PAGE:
Spring Snow On Dakota Wall At Stonewall

Today, Stonewall is home to the Shopping Bag, our local convenience store, a mere 15 miles from home.  We picked up a few items then drove around to observe some of the wind damage from one   particular sleepless night last winter.  Stonewall had sustained winds in the 100m.p.h. range, tall trees were blown over and a number of buildings were either damaged or destroyed.  It is indeed fortunate that nobody was hurt or killed by these record winds.

Along the drive home, we stopped to shoot a few photos before climbing up our long snowy driveway in four-wheel low, cabin fever remedied.  If you don’t know it by now, The Greatest Adventures, Are Waiting In Your Own Backyard.

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If you want to learn more about the Highway of Legends, the following websites are a great resource:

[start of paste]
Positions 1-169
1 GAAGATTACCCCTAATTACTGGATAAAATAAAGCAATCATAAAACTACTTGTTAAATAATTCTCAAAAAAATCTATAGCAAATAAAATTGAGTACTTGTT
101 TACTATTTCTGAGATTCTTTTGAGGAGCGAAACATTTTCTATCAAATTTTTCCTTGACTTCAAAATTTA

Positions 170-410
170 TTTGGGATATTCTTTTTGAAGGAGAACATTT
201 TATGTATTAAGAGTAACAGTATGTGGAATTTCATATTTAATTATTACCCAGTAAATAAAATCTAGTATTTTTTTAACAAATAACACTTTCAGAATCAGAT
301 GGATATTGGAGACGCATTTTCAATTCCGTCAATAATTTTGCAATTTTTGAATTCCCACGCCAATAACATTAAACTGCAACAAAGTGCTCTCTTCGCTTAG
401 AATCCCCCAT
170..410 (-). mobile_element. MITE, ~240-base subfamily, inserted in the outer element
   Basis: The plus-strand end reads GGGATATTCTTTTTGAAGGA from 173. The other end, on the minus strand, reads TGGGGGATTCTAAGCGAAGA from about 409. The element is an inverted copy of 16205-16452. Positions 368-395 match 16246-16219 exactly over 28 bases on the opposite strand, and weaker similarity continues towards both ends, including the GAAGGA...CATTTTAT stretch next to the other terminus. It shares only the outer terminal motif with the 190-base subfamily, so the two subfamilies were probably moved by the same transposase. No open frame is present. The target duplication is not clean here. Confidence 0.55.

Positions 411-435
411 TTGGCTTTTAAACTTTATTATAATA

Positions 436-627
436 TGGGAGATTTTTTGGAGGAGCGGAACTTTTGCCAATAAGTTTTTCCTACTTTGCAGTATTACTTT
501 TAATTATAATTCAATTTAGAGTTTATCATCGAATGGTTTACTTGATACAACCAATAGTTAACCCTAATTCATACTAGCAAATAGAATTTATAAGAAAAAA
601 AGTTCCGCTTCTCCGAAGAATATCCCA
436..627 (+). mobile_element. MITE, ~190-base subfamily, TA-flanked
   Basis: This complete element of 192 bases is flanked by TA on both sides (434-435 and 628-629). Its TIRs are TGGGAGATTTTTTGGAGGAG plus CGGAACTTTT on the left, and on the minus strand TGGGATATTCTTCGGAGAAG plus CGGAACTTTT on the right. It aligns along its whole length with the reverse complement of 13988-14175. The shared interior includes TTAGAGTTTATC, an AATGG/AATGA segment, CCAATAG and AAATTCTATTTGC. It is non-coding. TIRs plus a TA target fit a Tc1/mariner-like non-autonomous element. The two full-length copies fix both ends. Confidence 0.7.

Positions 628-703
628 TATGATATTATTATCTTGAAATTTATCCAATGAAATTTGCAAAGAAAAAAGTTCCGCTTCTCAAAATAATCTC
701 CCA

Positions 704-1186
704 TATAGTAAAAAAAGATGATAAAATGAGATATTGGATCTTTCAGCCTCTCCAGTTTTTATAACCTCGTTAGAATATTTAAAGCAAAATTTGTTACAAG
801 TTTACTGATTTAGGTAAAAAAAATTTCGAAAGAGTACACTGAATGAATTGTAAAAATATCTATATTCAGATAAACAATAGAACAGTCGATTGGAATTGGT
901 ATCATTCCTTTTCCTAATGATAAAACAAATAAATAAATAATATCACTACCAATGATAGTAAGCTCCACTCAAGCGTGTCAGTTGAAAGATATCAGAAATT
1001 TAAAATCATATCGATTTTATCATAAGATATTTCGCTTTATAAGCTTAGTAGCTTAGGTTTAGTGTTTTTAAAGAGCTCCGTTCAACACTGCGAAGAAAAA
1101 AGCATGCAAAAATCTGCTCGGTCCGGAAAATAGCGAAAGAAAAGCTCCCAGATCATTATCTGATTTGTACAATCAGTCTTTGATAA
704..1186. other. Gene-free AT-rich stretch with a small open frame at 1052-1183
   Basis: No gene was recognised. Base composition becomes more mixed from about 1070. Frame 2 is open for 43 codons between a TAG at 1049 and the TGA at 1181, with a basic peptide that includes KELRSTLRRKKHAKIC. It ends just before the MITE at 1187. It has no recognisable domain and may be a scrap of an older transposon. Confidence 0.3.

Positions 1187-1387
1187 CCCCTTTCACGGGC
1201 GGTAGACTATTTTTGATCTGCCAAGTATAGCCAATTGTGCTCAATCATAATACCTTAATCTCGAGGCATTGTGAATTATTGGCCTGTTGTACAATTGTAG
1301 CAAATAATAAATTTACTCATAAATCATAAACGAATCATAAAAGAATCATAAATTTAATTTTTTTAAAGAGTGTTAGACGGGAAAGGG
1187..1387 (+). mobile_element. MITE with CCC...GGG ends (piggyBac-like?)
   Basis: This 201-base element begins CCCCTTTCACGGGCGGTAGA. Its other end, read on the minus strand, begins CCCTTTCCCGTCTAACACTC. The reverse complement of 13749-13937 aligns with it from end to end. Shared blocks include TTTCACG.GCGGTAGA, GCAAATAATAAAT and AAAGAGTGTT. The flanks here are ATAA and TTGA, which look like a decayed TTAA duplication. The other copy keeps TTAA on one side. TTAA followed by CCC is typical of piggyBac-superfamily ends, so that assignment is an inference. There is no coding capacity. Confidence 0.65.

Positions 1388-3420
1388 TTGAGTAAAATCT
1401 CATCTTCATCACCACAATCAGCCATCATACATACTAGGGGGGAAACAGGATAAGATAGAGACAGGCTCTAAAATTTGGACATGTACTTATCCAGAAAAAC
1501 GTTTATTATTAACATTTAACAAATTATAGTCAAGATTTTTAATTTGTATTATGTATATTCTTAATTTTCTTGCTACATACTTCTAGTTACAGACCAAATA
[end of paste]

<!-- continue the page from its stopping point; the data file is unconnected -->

www.cucharavalley.org

www.spanishpeakscountry.com

www.sangres.c0m

www.trinidadco.com

Categories: highway of legends | Tags: , , , , , , , , , , , , | 2 Comments

Birds Gone Wild – The Sandhill Crane Migration

Think of how dull life would be if the Earth’s axis were not tilted in relation to the Sun.  Without that 23.5 degree angle, there would be no change in seasons and therefore, no cause for celebration this time of year as we welcome the arrival of Spring in the Northern Hemisphere.Today, we head west from La Veta, following US 160 all the way to Monte Vista.  In a few days, this quiet agricultural community will welcome thousands of visitors from all over the world, arriving to attend the 29th Annual Monte Vista Crane Festival.